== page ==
PF They’re not talking to me. They’re talking past me. And they’re telling me what I want to hear. And I get bored out of my mind. And that is what happens with blockchain and stuff. They keep telling me what I want to hear. And I’m like, okay, well I’ll go play with it. I will install, you know, what I want is MPM, install blockchain. Every time I go to set up a wallet, I have like 20,000 things to read.
RZ I mean the counterargument is you can do that. I mean it’s messy, but you can do it. Why don’t you just go do it?
PF Every time I try, I just drift away and I administer my own Linux machines for fun.
RZ But there are other people who are all in and that’s what they do all day.
PF I get it and—
RZ And they’ve got rows of GPUs. Right?
PF Yeah. Here’s what I don’t like. Here’s what I think I’m actually getting at something. I’ve been trying to get at it for a while. So let me see if I can articulate it. Technology to me has always had an evangelical aspect. Like people are like, Hey, you should check out Python. It’s a really good language. Or I remember somebody telling me about the Web, go look at the Web. Okay so like there is an evangelical aspect and it’s about a kind of like empowerment. And then you go in and you’re like, does this give me the tools that I need in order to kind of do cool stuff. Right? And so you would opt in and then you might become a little bit of an evangelist yourself. I’m an evangelist for a bunch of technology, especially open source stuff. With this I feel like I’m being sold and it bores me because it’s not like Paul, you’re gonna get more powerful or you’re gonna become a better writer or a better thinker. It’s just like come into this blobby pseudo-economic space where you are able to produce things and sort of put them into a decentralized system. Let me go back to the megachurch. I have seen—most NFTs are garbage. I’ve seen lovely communities around NFTs where artists are representing themselves well, and they’re buying each other’s work and they’re collecting it. And the work is interesting and I like it and I’ve actually—I tried to buy some and it didn’t work because I couldn’t figure out how to do it. But I don’t think that there—it’s like a, there’s nothing. I don’t think that at all. I don’t think it’s bad inherently. What I know is that being sold bores me and most of the conversation, whereas technology really excites and interests me, and the vast majority of conversation around this as a technology bores the crap out of me.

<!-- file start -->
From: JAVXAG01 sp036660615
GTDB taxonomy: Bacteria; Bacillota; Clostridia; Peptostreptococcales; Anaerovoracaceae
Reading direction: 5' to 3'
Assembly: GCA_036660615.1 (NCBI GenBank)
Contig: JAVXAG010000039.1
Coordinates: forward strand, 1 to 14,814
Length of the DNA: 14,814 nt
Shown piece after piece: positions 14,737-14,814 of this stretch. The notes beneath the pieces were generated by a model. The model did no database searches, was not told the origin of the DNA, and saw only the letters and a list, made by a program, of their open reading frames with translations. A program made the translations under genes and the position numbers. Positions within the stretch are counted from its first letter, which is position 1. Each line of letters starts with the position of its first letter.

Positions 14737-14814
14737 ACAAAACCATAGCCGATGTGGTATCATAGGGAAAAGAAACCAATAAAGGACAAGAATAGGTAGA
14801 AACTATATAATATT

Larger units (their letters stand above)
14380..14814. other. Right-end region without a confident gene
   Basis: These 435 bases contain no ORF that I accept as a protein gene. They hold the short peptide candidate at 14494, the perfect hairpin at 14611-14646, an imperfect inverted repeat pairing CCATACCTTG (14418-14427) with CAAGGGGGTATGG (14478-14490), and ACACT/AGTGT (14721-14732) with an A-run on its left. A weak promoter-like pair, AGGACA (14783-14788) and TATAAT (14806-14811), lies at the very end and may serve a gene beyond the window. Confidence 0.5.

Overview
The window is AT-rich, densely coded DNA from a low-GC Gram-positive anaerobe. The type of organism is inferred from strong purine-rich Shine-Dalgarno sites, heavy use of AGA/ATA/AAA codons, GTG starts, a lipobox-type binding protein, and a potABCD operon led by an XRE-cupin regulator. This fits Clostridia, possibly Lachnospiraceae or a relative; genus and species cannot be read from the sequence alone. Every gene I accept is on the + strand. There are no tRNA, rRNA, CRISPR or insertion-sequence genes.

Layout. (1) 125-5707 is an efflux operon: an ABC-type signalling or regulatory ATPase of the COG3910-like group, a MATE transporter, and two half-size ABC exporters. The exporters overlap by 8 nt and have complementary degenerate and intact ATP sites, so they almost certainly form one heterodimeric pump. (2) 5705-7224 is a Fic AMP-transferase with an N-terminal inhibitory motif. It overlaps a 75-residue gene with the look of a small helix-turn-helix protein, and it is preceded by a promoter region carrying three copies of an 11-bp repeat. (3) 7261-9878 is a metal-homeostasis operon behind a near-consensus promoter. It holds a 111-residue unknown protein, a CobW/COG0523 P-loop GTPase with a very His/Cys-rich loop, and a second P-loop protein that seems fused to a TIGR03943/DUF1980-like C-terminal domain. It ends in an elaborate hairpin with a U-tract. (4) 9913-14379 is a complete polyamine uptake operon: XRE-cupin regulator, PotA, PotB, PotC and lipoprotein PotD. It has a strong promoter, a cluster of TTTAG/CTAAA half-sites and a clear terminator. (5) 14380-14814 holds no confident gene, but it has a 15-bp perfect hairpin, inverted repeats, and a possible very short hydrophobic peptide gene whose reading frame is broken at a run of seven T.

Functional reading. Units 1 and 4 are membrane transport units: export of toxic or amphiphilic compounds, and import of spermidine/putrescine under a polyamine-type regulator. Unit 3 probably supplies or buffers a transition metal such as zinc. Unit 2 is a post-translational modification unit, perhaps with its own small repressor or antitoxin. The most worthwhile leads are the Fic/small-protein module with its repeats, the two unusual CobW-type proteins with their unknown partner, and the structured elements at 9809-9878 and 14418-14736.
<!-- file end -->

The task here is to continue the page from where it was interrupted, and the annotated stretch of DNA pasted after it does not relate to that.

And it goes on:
RZ I’m going to try to dissect what you’re saying and say it differently and actually get at the core of why you’re bored. I’m going to try to do that.
PF Please. Because I like, I just can’t take it anymore. And they also, because of who I am and what I do, people ask me to write about it and I’m like, I don’t care. Like I know how blockchain works now. Okay sorry.
RZ We’re old enough to talk about the Web. We were able to start to see, and there was a crash, there was the.com crash of the late 1990s, early 2000s, right?
PF Oh boom. Yeah.
RZ And the reason that crash happened is that too much capital went in hypervaluation and then boom it crashed.
PF It’s funny because all of the ideas later became like trillion-dollar ideas. But it was just, you know, delivering the pet food and web van and all that stuff.
RZ That’s right. It all needed a minute, right? It needed a minute for the tech to catch up to the dream. But more importantly, all of the promises of the early web were promises of changes of practical outcomes. Of things coming to your door, of tapping a few things on your phone and getting a car. Of all these conveniences, all these efficiencies that could kick in, all these opportunities to disrupt markets because you can not agree with Uber and Lyft, but Uber and Lyft fundamentally changed how we get a car to get somewhere.
PF The changes did happen. They didn’t change human nature, which was kind of the promise.
RZ That’s right. Yes.
PF But they did change the basic economic activity that happens in the world.
RZ I think that journey to disruptive change or new technologies that changes how we work or live or play or spend money, that journey of piecing the Lego pieces together and finding practical outcome is cool because you’re literally inventing. You’re inventing shit. Then what follows is financial outcome, right?
PF And you’re gaining power as you go. Even if you don’t get a big payout, you’re gaining power.
RZ Let’s assume you do get a big payout. The thing that I hear a lot about, and it’s partly because it started as money, the whole thing started as money, is they skipped the practical outcome and went right to the financial outcome. And so now the promise is if you just rejig these pieces a few different ways, right, you will get a financial outcome, right? So here’s kind of what I’m getting at. What I’m getting at here is that this is a glorious shortcut and here’s why it’s gotten gross, Paul. It’s gotten gross because 25 year olds and 30 year olds and 35 year olds are buying these digital assets with the promise and the dream that they will continue to go up in value. And you’ve got sports stars, celebrities, big name figures, essentially capitalizing on this.
PF I think we have to confess what we’ve been doing—
PF We’ve been going on a Discord and looking at NFT communities.
RZ Oh, it’s fascinating. We’ve gone to check out a couple of them. You know what ends up happening—here’s the narrative. A project debuts where they dump a hundred assets out and it could be pictures of, you know, sneakers and—
RZ Squirrels. People buy ’em when it goes out, they’re like, there’s the promise of just upward hockey stick trend of value.
PF Mint that bad boy, here we go. I got a squirrel, a squirrel wearing shoes.